Final Presidential Debate: In Foreign Policy Debate, Candidates Should Address Food Security

That a full third of tonight’s debate will be spent dissecting terrorism is, as I noted yesterday, patently absurd. What should the candidates be debating instead?

In a word, food.

This year, the effects of climate change have been made manifest like never before, with brutal impacts upon global food supply and prices. Don’t take my word that it’s been a rough year for agriculture –– ask any corn grower whose crop was devastated by America’s worst dry spell since the dust bowl.

While the U.S. might be the wealthiest country ravaged by drought, it certainly isn’t the only one: from Australia to Africa, diminished rainfall has ruined crop production in 2012. And even if climate change weren’t happening, we’d still be approaching a food crisis thanks to population growth and improving dietary standards. 

Why is this topic worthy of discussion during a foreign policy debate? When crop prices become volatile, geopolitics shortly follow. Tonight, there’s sure to be talk of the Arab Spring, and how popular uprisings have facilitated the rise of hardline Islamic governments. What the candidates probably won’t mention is the role that food has played in these revolutions. The Tahrir Square protest, for example, didn’t begin its life as a movement against Hosni Mubarak –– it was initially backlash against the rising price of wheat.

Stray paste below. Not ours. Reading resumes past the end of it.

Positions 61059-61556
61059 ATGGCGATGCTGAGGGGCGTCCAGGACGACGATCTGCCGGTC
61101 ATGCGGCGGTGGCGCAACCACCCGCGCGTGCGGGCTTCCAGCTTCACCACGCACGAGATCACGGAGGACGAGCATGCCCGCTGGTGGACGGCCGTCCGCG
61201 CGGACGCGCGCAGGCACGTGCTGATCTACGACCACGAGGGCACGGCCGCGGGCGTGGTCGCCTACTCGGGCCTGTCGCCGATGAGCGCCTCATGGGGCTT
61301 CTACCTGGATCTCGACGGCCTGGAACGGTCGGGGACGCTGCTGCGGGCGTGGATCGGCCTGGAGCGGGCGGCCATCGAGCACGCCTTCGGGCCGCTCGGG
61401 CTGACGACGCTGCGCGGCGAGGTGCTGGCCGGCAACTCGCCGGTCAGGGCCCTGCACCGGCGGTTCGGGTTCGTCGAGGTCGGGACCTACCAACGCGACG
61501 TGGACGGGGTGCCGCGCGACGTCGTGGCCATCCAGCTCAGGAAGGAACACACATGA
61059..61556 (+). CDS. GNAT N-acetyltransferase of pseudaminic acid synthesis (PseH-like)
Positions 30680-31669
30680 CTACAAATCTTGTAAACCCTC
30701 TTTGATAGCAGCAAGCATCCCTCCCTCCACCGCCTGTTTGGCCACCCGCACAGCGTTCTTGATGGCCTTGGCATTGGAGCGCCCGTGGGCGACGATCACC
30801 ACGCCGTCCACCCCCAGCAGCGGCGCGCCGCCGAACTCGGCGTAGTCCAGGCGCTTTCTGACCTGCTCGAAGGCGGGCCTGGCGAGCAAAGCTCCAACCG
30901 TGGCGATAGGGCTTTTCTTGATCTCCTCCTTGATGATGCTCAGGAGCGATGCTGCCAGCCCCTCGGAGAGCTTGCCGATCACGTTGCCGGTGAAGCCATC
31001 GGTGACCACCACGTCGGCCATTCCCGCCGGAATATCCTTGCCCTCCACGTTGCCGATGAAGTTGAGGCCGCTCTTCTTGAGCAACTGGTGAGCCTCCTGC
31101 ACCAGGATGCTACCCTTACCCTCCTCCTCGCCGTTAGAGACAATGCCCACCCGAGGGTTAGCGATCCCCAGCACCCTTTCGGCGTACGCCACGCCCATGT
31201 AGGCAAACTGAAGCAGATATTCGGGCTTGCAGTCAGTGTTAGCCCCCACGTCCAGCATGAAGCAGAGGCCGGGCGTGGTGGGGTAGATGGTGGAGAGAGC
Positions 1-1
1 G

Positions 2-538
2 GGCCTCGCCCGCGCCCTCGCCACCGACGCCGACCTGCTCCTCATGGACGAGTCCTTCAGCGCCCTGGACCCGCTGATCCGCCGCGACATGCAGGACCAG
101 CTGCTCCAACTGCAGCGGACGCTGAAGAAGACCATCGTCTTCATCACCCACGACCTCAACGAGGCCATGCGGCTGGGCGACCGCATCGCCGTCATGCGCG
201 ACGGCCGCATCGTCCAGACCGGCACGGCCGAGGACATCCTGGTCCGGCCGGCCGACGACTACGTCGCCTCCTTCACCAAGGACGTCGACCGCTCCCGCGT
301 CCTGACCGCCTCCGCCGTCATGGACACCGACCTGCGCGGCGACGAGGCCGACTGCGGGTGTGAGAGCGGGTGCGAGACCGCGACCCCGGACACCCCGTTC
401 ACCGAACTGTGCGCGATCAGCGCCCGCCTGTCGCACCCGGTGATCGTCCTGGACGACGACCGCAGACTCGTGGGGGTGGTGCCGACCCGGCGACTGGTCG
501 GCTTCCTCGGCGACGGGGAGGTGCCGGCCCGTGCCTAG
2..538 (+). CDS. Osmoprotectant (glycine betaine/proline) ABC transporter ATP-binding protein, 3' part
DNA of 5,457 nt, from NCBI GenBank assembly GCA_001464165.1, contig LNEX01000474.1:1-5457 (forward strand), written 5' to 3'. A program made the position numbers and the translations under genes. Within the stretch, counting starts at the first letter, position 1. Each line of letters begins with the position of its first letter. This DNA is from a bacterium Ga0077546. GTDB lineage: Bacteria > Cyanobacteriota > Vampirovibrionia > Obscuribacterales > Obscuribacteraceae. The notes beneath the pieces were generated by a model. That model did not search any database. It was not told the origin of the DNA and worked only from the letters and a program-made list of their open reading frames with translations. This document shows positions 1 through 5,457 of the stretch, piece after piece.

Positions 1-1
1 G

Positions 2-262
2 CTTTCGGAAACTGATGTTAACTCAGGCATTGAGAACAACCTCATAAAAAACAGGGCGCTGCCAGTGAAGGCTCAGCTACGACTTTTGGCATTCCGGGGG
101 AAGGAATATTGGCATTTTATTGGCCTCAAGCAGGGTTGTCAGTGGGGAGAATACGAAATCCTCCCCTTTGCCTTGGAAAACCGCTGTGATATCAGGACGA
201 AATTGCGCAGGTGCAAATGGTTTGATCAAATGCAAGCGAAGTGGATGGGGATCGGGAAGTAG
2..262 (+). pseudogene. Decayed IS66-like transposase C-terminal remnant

Without question, American agricultural policies have contributed to global instability. The Renewable Fuel Standard and subsidies to ethanol growers have devoted millions of acres of prime cropland to feeding cars instead of people. Through subsidies, we have encouraged the world’s most beef-intensive diet, in spite of the fact that raising cattle is a mind-blowingly inefficient use of crops and land. And our free-trade policies have allowed American corn growers to undercut farmers in Mexico, providing an adrenaline shot to both illegal immigration and the drug industry.

Given all this, there’s no doubt that food security deserves its fifteen minutes tonight. Do the candidates support the increased provision of food aid? The expanded use of genetic engineering and other tactics to enhance crop yields? The revisiting of trade policies that contribute to food volatility? And how will the U.S. respond when food riots destabilize foreign governments? When immigrants fleeing hunger wars bang on our gates? When global price spikes lead to hunger in our own cities?

That’s a debate that I’d love to watch. (I’d be especially interested to hear how Romney, who uses sea level rise as a laugh-line, deals with climate change when it’s reframed as a national security issue.)

But that’s not the debate we have; what we have is terrorism, terrorism, and, in case you get sick of terrorism, more terrorism. Guess I’ll have to hope that one of the candidates connects the dots during the #muslimrage conversation, or wait until Marco Rubio and Andrew Cuomo square off in 2016.

I'll be covering the debate all night, so keep checking in here for updates and analysis.

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Ben Goldfarb

Ben Goldfarb is a recent graduate of the Yale School of Forestry, where he received a Masters of Environmental Management and served as editor of Sage Magazine. Ben's writing on environmental issues has appeared in publications such as The Guardian, OnEarth Magazine, and Green Futures Magazine.

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